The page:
Decisions of the GST Council and the Government to push tax rates upwards will only give speed to runaway inflation
Developments in the domains of economics and politics are not easy to decipher for common people. If the change of government in Maharashtra was for an ideology, how did Arrey Colony metro depot and a water project take precedence? In times of high inflation, the GST Council and the direct tax board decided to raise the rates on many items. This is a repeat of what was done in January even while the wholesale price index has touched 1588.
In January this year, the rates on critical textiles, handloom and shoes were raised from 5 to 18 per cent. Now, the Reserve Bank, SEBI works are defined as services and brought under tax net. Even a cheque book, normal for a banking transaction, invites tax at 18 percent rate. Cumulatively, they would add additional cost to all business activities.
Similarly, it is irrational to propose taxes on post office services other than postcards, inland letters, book post and envelopes weighing less than 10 gm, which have cascading effects.
The RBI will be in a bind, and may resort to hiking the repo rate by August to calm the inflationary pressures. The government and the RBI don’t seem to be on the same page.
It’s puzzling why the two projects in Mumbai, virtually stalled by the Maha Vikas Aghadi government for environmental and other concerns, became a priority for the new dispensation despite a court ruling. It seems the considerations are more than ideological. Depleting forest covers have an adverse impact. The floods in the North-East is attributed to felling of trees for various ‘developmental’ projects.
The bullet train project worth Rs 1.08 lakh crore seems a priority for the new Maharashtra government. Now, land acquisition may be expedited.
On the tax front, the government raised taxes on gold to cool off demand. The import duty has been raised to 12.5 percent from 7.5 percent. If the surcharge is added the precious metal effectively comes under 15 percent tax rate from the existing 10.5 percent. The gap between local and overseas prices is more than 15 percent. There may be a marginal fall in imports but historically high duty makes smuggling more remunerative.
About half of the gold imports are re-exported. With an adverse cost competitiveness, India will lose a lucrative overseas market. India’s May trade deficit widened to $ 24.29 billion against $ 6.53 billion in April. The gold imports surged to $ 6 billion from $ 678 million. During May, 107 tonnes of gold were imported.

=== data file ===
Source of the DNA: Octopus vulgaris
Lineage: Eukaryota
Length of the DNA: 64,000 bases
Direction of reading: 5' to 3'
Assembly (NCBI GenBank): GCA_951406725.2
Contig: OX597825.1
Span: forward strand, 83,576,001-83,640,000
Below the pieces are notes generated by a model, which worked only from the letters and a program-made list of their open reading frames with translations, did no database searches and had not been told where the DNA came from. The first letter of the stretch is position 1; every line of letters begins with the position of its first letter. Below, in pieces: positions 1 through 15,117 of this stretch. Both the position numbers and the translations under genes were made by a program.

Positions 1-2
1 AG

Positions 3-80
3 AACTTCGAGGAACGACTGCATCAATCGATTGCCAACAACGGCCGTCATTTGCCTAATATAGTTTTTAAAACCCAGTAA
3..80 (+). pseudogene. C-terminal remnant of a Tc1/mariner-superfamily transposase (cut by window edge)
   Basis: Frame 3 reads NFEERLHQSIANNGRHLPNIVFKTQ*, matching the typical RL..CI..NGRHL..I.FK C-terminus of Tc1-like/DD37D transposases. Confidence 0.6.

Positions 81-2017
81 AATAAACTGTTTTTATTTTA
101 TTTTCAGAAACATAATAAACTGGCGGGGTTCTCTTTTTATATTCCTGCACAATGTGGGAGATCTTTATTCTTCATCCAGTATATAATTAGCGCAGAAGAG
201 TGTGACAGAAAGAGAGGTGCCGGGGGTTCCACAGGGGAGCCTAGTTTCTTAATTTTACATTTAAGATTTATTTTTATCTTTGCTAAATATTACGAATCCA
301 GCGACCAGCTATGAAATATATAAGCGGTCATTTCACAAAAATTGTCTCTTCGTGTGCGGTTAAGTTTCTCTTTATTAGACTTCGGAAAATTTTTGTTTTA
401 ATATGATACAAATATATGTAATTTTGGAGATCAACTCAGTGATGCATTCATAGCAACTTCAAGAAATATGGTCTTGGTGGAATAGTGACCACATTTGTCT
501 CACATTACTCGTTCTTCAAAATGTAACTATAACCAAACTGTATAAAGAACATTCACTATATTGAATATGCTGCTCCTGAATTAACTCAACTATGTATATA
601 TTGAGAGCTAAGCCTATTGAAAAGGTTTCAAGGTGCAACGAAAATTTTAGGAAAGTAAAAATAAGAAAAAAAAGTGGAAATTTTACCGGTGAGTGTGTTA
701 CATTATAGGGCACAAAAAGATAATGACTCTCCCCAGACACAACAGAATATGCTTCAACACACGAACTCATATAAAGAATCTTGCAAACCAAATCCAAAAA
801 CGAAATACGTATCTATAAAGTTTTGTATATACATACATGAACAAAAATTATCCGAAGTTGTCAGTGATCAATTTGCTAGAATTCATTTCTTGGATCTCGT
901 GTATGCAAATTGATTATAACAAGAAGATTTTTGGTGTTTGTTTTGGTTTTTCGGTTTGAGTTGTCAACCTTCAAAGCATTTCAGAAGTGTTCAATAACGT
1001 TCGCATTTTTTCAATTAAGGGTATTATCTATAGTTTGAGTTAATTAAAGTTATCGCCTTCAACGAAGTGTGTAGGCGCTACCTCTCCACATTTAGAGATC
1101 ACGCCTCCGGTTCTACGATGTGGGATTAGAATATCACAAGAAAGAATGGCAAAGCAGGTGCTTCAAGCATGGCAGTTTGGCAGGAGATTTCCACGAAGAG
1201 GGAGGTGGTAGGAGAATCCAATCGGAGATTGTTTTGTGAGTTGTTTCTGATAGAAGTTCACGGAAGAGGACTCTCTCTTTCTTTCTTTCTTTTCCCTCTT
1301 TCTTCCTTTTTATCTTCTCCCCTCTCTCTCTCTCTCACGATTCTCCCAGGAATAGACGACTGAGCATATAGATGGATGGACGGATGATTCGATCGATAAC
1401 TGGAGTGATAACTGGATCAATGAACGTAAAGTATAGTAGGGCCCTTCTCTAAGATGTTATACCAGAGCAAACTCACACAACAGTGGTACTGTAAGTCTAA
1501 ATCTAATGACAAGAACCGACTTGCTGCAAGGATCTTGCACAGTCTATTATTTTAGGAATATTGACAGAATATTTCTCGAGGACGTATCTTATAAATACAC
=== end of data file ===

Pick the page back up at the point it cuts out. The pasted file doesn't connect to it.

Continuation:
The new rates will adversely impact banking services, milling machinery for cereals and petroleum products. It would impact family budgets as these cover wider ranging goods like LED lamps, ink, knives, blades, power-driven pumps, and dairy machinery, which will attract 18 percent tax rate against previous 12 percent. Milling machinery for cereals will be taxed at 18 per cent, up from five percent. Tax rates for solar water heaters and finished leather have gone up from five percent to 12 percent. The rate for work-contract services supplied to governments and local authorities are proposed to be increased to 18 percent.
The GST Council allows GoM recommendations on withdrawing exemptions for services such as transport of passengers in business class from airports in the North-east. Hotel accommodation costing under Rs 1,000 per day will be taxed at par with the industry (12 per cent). Hospital rooms, except ICU, with a daily rent of Rs 5,000, could be taxed at five per cent. The hospitality sector hasn’t yet come out of the Covid-19 pandemic induced slowdown.
A cautious but proactive step is the move to impose cess on export of petrol and diesel. The refiners export petro-products at globally prevailing prices. The domestic crude producers sell in the home market at the prevailing international prices and make windfall gains. Certain refiners for purposes of exports keep their pumps in the country dry. To check it, cess of Rs 6 on petrol and Rs 13 per litre on diesel or Rs 23,250 per tonne have been imposed, with the rider that not more than 50 percent of the total crude production can be exported, which also explains cess on aviation fuel.
The states should feel happy at the extension of the GST compensation cess for 14 percent CAGR till March 2026.
The RBI in its 25th Financial Stability Report sees global outlook uncertain and domestic situation, though improving, still far from being in ship shape and geopolitical risks warrant careful handling and close monitoring.
The political situation and price movements would continue to create shaky conditions. The states are still not satisfied with the financial fallout. There is strong ground for the GST Council and the government to reconsider their decisions in the larger interests of the country.
(The writer is a senior journalist. The views expressed are personal.)